As soon as you receive your credit reports, confirm all the details. If anything appears inaccurate, report it to the major credit reporting agencies. The Fair Credit Reporting Act ensures credit reporting agencies provide only accurate information about your credit history.
If you can find inaccurate information, the credit bureau fixes it. The bureau should remove the collections from your credit report if it cannot correct the errors.
When you receive all information from the debt collector, you have 30 days to dispute the debt. When you dispute the debt, a debt collector cannot call you or contact you to collect the disputed portion until the collector provides you with written verification of the debt. For the debt collector to send you a debt validation, you must submit your dispute in writing.
You should date the letter, make a copy, and send the original to the debt collector. Send your letter through certified mail with a return receipt. This will serve as proof that the agency received your letter. Alternatively, you can fax the letter, but be sure to save the confirmation receipt.
Debt collectors are only required to provide debt validation after receiving a timely request if they plan to move forward with their collection efforts. If they give up, they do not have to validate the debt. Luckily, most original creditors lack support documents for repeatedly resold debts, which makes it harder to validate them. Contact the credit bureaus and appeal that they delete any unverified debts.
If disputing the debt does not remove it, try negotiating a "pay for delete" with the collection agency. By paying for the deletion of the collection, they can remove it from your credit report. After confirming the debt, send a letter to the collector if you wish to pay. Make a payment for the collector by removing the entry from your credit report. Ensure the collector returns a signed copy of the letter to you to seal the deal. Don't pay until you have a written agreement.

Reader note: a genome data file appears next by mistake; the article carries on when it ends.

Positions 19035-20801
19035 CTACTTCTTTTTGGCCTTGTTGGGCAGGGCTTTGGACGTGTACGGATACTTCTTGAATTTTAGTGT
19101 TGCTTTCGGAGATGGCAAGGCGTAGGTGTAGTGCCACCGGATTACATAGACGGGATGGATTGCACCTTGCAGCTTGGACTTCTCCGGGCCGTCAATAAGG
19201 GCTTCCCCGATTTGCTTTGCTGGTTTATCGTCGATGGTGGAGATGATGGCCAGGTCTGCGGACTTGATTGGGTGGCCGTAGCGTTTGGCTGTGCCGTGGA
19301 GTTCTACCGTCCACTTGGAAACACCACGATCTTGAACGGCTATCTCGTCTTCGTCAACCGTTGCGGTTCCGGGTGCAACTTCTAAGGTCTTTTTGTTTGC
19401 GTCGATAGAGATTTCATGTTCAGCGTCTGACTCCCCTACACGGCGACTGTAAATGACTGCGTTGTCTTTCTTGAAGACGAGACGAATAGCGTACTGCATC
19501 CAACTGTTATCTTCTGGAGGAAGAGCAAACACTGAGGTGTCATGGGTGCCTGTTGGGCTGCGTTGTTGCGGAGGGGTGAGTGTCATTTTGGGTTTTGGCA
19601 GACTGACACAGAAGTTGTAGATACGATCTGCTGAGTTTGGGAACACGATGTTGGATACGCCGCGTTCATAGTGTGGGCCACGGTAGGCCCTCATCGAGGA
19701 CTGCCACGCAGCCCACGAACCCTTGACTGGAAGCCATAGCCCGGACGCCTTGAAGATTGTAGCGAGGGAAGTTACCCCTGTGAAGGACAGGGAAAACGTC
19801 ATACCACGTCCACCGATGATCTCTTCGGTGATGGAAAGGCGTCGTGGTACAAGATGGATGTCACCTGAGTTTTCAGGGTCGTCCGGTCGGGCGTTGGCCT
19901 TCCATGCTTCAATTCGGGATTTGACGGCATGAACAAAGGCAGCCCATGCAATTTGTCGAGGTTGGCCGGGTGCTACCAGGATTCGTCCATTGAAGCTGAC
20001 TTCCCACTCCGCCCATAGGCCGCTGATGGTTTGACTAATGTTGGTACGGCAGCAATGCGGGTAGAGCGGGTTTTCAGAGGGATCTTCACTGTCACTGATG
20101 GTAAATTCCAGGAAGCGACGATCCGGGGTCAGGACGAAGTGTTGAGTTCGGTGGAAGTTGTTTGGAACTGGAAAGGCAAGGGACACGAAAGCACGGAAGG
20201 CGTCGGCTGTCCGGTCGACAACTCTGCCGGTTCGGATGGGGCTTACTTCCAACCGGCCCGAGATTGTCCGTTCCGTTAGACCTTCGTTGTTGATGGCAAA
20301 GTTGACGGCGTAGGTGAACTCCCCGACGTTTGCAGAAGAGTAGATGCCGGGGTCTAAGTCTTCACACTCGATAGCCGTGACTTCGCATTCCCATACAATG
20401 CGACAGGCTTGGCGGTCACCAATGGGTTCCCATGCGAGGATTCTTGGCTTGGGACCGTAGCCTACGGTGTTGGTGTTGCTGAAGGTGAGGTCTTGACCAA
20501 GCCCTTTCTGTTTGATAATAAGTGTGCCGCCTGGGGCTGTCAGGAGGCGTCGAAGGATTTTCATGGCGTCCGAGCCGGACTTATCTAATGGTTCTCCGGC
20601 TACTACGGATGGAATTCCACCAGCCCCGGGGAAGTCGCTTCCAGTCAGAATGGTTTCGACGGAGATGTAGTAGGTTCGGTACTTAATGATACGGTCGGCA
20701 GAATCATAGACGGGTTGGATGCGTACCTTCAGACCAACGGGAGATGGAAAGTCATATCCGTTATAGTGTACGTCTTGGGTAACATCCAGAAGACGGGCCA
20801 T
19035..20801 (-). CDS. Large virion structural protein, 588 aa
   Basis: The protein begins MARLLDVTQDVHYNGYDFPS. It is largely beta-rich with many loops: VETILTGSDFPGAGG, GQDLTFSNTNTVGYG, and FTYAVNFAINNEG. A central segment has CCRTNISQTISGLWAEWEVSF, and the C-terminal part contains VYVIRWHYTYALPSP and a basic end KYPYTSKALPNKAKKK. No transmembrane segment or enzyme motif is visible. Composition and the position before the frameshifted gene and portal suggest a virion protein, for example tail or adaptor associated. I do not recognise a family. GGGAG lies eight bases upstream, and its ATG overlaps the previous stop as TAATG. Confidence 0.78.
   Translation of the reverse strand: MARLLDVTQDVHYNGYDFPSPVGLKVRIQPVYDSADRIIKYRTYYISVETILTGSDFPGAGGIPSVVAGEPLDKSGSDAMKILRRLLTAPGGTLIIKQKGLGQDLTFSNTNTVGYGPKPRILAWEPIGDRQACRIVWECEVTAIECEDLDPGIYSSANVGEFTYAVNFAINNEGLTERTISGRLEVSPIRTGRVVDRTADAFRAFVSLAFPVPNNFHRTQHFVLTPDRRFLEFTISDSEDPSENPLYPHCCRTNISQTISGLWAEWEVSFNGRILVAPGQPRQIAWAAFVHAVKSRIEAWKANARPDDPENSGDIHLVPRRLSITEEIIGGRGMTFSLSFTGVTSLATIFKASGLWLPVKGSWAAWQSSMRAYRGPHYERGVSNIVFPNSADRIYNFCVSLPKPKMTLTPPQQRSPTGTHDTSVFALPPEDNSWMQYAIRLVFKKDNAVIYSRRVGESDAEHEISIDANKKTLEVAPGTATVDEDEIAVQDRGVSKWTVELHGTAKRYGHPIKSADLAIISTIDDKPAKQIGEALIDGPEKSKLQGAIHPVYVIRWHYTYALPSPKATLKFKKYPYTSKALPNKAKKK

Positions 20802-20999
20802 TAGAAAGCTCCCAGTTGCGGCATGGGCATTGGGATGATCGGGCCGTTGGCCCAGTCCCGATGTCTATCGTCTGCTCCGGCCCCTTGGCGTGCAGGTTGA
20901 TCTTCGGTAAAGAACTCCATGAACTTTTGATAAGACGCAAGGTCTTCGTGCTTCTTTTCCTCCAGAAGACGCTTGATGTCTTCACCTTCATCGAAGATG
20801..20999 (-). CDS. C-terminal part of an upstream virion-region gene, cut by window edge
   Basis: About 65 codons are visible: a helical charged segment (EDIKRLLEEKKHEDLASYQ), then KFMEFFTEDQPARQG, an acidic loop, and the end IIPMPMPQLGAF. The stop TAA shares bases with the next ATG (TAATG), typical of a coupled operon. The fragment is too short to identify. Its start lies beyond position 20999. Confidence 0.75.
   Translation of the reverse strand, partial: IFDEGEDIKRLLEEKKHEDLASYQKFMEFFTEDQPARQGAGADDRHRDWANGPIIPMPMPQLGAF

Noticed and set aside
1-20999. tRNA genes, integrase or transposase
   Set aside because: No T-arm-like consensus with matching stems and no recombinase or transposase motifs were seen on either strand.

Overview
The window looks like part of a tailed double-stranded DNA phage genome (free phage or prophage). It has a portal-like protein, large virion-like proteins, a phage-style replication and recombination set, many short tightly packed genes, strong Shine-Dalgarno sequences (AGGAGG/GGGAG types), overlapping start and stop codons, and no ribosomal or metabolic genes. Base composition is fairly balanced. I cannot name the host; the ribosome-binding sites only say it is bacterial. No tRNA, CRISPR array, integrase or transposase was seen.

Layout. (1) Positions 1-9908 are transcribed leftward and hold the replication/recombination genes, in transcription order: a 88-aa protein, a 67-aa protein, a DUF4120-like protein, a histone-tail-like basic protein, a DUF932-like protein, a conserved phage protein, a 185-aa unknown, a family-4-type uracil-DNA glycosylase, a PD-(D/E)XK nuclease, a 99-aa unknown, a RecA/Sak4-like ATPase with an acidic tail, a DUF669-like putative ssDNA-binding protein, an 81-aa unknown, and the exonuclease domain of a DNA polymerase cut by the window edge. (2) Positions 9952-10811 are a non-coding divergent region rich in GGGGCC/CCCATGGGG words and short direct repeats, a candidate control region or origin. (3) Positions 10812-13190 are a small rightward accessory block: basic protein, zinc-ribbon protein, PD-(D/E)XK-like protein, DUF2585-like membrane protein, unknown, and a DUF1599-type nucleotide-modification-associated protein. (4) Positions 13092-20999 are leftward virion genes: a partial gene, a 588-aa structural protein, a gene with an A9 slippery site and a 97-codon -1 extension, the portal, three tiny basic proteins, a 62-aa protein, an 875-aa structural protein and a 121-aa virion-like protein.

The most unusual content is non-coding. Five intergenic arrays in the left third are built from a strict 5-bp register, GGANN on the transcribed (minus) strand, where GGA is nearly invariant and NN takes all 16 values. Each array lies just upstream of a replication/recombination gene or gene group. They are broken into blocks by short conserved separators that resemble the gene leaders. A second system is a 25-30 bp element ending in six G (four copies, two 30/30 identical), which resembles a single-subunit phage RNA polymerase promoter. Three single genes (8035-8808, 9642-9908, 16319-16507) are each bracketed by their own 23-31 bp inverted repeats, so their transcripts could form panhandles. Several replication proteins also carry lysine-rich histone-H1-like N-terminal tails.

You can request a "goodwill deletion" from the collector—a practice associated with your original creditors. Explain to the collector why you want the debt removed. You cannot be sure they will accept your request, but it's ok to ask.
Like peanut butter and jelly, debt collectors and landlords go together. Often, debt collectors misrepresent the amount of debt and the consequences you may face if you do not pay it. SoloSuit makes it easy for you to respond to a debt collection if contacted by a debt collector.
If you've been sued over a rental debt, the first step to winning in court is to file an Answer to the Summons and Complaint. Most people who are sued for debt don't know how to respond, and when they don't, they lose by default. Ignoring a debt lawsuit can have serious consequences, like having a default judgment entered against you. Default judgments can hurt your credit score and lead to major financial issues like wage garnishments and seizure of property.
Being sued for debt can be scary and intimidating, and finding a lawyer can be time-consuming and costly. You can save time and money by representing yourself in court with the help of SoloSuit. Here's how it works.
SoloSuit's innovative technology helps you draft your own legal Answer. With step-by-step instructions, it only takes minutes to prepare your Answer. And did we mention it's free? Start drafting your Answer today. For a small cost, SoloSuit can also file the Answer for you, so you don't have to worry about doing it yourself. You can also pay an extra fee to have an attorney review your court documents before filing.
This flowchart outlines all the possible routes a debt lawsuit can take:
SoloSuit makes it easy to respond to a debt collection lawsuit.
How it works: SoloSuit is a step-by-step web-app that asks you all the necessary questions to complete your answer. Upon completion, you can either print the completed forms and mail in the hard copies to the courts or you can pay SoloSuit to file it for you and to have an attorney review the document.
"First time getting sued by a debt collector and I was searching all over YouTube and ran across SoloSuit, so I decided to buy their services with their attorney reviewed documentation which cost extra but it was well worth it! SoloSuit sent the documentation to the parties and to the court which saved me time from having to go to court and in a few weeks the case got dismissed!" – James
You can ask your questions on the SoloSuit forum and the community will help you out. Whether you need help now or are just looking for support, we're here for you.
Here's a list of guides for other states.
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Need more info on statutes of limitations? Read our 50-state guide.
Need help managing your finances? Check out these resources.